It’s Back!


Did you think the new “normal” had arrived and the last vestiges of the Covid pandemic were gone? Think again. Just when the Courts were finally advancing long-delayed non- payment of rent cases and addressing the serious backlog of cases, the Massachusetts legislature has re-enacted the mandatory stays for pending RAFT applications which had expired as of April, 2023. While the new iteration is somewhat different from the prior protections contained in the previously expired MGL Chapter 257, the new law once again mandates a court to stop a non-payment of rent eviction action where there is a pending rental assistance application.

Specifically, the new law provides that, in any eviction case for non-payment of rent, the court “shall” grant a continuance for such period as the court deems “just and reasonable” if the court finds:

(1)   the case is for non-payment of rent;

(2)   the non-payment of rent was due to a financial hardship; and

(3)   the tenant has a pending RAFT application.

This mandatory stay is required at any time during the pendency of the eviction action and prevents a case from proceeding or a judgment from entering if the foregoing conditions are met. The stay also applies to situations in which the execution has been issued.

Thus, if a tenant appears in court either for their mandatory mediation, for trial, or apparently any time prior to being moved from the apartment, and asserts that they have a pending RAFT application, the court will be required to continue the case until the application is processed. The Court will be required to conduct some form of review to confirm that the cause of the non- payment was a “financial hardship” and it remains unclear whether that will be in the form of a hearing before a judge (which again will cause a delay and require judges to spend their time conducting such hearings rather than hearing actual cases) or if the review/determination will be performed administratively by the court. However, upon such a finding the case will be delayed until the application is processed. The mandatory stay applies even in cases where the tenant has previously been denied RAFT and/or if the tenant owes more than RAFT will pay (currently $7,000 each year).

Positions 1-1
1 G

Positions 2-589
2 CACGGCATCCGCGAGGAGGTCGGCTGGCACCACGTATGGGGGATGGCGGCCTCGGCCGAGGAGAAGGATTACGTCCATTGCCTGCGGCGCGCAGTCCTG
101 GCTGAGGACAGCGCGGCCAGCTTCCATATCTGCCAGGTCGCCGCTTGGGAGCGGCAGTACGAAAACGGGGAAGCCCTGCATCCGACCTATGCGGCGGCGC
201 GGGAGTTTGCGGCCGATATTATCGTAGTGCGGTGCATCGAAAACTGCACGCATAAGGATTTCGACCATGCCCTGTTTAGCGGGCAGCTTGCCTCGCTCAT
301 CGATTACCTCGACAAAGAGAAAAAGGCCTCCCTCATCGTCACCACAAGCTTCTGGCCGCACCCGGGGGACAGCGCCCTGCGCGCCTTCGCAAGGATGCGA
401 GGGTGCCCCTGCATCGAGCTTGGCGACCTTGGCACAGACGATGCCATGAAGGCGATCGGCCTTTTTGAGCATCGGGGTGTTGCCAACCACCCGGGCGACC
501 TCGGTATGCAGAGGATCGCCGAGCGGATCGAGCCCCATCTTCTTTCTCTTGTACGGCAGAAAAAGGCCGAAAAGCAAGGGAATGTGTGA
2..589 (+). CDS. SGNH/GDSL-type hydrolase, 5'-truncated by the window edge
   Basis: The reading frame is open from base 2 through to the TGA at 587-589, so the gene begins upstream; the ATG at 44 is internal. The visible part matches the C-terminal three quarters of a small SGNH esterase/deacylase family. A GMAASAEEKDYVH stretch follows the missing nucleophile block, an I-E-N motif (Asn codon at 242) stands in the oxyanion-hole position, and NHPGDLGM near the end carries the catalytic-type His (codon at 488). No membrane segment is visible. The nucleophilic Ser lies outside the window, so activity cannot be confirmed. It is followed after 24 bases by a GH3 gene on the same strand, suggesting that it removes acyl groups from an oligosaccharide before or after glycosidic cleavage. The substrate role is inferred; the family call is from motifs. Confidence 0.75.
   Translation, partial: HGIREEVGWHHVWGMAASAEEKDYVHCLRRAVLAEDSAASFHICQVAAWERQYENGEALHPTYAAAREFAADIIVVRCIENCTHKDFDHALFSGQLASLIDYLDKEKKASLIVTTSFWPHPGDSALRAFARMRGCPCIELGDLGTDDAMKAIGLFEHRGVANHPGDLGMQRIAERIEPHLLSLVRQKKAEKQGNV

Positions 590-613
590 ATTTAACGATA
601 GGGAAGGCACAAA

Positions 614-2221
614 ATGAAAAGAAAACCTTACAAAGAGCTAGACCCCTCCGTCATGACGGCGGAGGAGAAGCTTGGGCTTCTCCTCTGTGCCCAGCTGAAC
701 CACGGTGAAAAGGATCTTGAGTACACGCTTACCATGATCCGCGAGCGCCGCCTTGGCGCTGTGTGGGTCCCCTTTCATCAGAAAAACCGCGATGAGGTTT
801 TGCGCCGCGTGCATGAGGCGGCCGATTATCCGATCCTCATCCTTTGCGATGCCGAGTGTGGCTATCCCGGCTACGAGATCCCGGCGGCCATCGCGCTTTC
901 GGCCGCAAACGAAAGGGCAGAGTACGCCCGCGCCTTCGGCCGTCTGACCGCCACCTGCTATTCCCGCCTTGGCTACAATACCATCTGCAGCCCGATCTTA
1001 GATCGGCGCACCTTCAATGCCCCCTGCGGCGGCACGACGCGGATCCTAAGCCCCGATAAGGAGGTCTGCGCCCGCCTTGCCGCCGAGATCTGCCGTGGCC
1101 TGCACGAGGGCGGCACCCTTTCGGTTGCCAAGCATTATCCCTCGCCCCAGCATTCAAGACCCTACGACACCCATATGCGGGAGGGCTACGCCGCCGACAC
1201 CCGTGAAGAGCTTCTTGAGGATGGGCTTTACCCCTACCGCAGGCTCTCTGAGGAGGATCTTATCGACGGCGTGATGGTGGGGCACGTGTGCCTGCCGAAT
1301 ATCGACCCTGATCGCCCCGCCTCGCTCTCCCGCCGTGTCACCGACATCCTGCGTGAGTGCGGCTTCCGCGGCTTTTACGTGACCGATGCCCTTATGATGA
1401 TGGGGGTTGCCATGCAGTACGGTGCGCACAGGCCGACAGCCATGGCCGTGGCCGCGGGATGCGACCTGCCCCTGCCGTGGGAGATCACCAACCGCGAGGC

In opposing this law, and in our role as legal counsel to the Greater Boston Real Estate Board, we recognized that in the vast majority of cases our clients are pleased to accept RAFT and to delay a case in order to allow the application to be processed. The concern, of course, are cases in which the law is abused to simply delay the case and undermine the judge’s discretion to determine if a continuance is appropriate, such as where the tenant has already repeatedly been denied RAFT or clearly owes more than RAFT will pay. Our experience with C. 257 was also that it caused a significant backlog in the courts as cases were delayed months while awaiting RAFT determinations , especially where tenants filed repetitive meritless applications. Again, this law requires the court to stay the case even where the judge knows RAFT will not be approved or will not pay the balance due. Likewise, C. 257 caused many tenants to mistakenly rely entirely on RAFT, allowing their arrears to increase to a level which exceeded the amount RAFT will pay, and for which they could not enter into reasonable payment plans. As such, it often led to tenants losing their apartments rather than preserving housing. Despite those arguments, this law has now been adopted and will be permanent.

While this law will clearly cause ongoing delays in the resolution of non-payment of rent cases, we would continue to advise clients to proactively contact their residents to encourage them to apply for RAFT in order to avoid (or at least reduce) last minute applications once the eviction case is filed. In addition, as one of the factors the court must address is the cause of the non-payment of rent, managers should document any discussions they have with residents as to the cause of the non-payment (although we would presume that most tenants that cannot pay the rent have had some financial hardship). Finally, we would again note that in most cases RAFT is able to process applications within 30 days and, as such, we would hope that the delays associated with this new law may be limited.

Further updates will be provided as the Court system determines their process to comply with this new law. Stay tuned…

The foregoing is for informational purposes only and should not be considered legal advice. Please feel free to contact our office if you have any questions or need assistance. We are available to assist you with your legal needs as the housing industry navigates these complex and ever-changing circumstances.


Jeffrey C. Turk, Esq.                                                       Caitlin P. Milone, Esq.